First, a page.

Published in The Denver Post on November 8, 1995
In his column of October 12, Cal Thomas asks, "Will the last Democrat to depart please turn out the lights?" One the same day, your unsigned editorial cites polling date that reveal widespread grassroots widespread grassroots support for a third major political party.
Unfortunately, the Democrats will be very much with us for quite some time. Moreover, it is unlikely that a third party will pose a serious threat the the Republicans and Democrats any time soon. This is because a plethora of election and ballot access laws guarantee the hegemony of the Republicans and Democrats. We are unlikely to see a serious overhaul of ballot access laws anytime soon. Democrats have fought tooth and nail against term limits. Indeed, former House Speaker Tom Foley sued his Washington State constituents for voting for term limits.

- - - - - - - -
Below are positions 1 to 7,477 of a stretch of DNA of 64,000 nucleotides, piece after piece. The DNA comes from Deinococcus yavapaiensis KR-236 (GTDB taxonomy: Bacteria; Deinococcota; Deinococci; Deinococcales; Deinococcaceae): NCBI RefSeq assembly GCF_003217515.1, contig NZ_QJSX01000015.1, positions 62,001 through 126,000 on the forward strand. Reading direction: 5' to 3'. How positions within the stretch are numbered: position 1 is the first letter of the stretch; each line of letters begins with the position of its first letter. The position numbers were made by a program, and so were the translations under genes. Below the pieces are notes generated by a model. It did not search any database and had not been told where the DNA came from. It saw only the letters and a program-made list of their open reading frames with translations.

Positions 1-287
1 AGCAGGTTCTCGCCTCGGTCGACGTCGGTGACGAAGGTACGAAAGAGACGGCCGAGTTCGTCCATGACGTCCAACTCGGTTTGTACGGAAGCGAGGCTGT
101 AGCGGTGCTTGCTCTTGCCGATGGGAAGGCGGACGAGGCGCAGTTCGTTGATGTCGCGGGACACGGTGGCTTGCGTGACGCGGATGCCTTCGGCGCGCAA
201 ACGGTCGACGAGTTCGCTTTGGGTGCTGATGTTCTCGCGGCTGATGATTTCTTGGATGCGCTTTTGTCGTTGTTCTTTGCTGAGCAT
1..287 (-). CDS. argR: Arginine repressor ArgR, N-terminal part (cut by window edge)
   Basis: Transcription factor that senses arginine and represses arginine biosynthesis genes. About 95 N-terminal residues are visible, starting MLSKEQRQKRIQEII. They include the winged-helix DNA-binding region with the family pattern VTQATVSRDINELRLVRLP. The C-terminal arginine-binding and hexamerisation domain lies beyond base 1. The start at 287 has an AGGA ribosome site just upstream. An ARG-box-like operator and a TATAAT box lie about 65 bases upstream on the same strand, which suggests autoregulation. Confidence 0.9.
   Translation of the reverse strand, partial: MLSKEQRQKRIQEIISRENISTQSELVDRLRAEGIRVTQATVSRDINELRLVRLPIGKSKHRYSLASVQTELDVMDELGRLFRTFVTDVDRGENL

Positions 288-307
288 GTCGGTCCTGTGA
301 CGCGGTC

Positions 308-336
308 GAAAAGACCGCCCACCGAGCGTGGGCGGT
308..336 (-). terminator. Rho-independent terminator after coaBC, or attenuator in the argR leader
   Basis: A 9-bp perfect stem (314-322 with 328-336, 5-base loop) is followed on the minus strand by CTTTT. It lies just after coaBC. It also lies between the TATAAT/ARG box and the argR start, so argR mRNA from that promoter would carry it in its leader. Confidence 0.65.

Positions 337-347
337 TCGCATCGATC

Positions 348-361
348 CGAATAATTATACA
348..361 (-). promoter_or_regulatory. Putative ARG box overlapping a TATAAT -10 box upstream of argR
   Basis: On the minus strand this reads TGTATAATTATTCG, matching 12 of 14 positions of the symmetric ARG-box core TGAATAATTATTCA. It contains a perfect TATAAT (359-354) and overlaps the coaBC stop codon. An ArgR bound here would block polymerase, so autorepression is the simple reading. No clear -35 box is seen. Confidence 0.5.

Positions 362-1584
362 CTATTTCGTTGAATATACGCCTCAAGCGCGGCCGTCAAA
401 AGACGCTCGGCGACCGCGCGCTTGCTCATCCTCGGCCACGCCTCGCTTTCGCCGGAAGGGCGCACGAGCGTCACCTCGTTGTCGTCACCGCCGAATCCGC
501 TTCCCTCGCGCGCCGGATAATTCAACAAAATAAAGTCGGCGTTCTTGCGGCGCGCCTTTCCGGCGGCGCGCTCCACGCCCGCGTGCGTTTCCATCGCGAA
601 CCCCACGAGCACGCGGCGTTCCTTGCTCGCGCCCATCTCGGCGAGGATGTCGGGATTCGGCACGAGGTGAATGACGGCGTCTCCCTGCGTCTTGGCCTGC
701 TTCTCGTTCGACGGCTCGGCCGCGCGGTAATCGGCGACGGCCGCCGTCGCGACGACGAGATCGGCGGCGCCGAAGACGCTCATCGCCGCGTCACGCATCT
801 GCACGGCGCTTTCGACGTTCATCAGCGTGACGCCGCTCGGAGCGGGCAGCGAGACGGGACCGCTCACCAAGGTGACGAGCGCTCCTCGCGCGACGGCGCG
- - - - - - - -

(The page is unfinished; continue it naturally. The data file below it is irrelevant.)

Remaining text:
Republicans, who were the minority party for 40 years are reveling in their new status; they are unlikely to implement any reforms which may prompt too much competition at the ballot box.
Broadening ballot access is, therefore, something on which common citizens will have to take more initiative. Reforms are most likely in states that allow citizens to petition to place measures on the ballot. At a more fundamental level, no one is forcing anyone to vote for candidates who don't represent their views.
If you do what you have always done, you will get that you have always gotten. If we continue to insist on supporting only the established parties, we should not complain about the deteriorating quality of our government.
Douglas F. Newman
Freely Speaking: Speeches and Essays by Doug Newman
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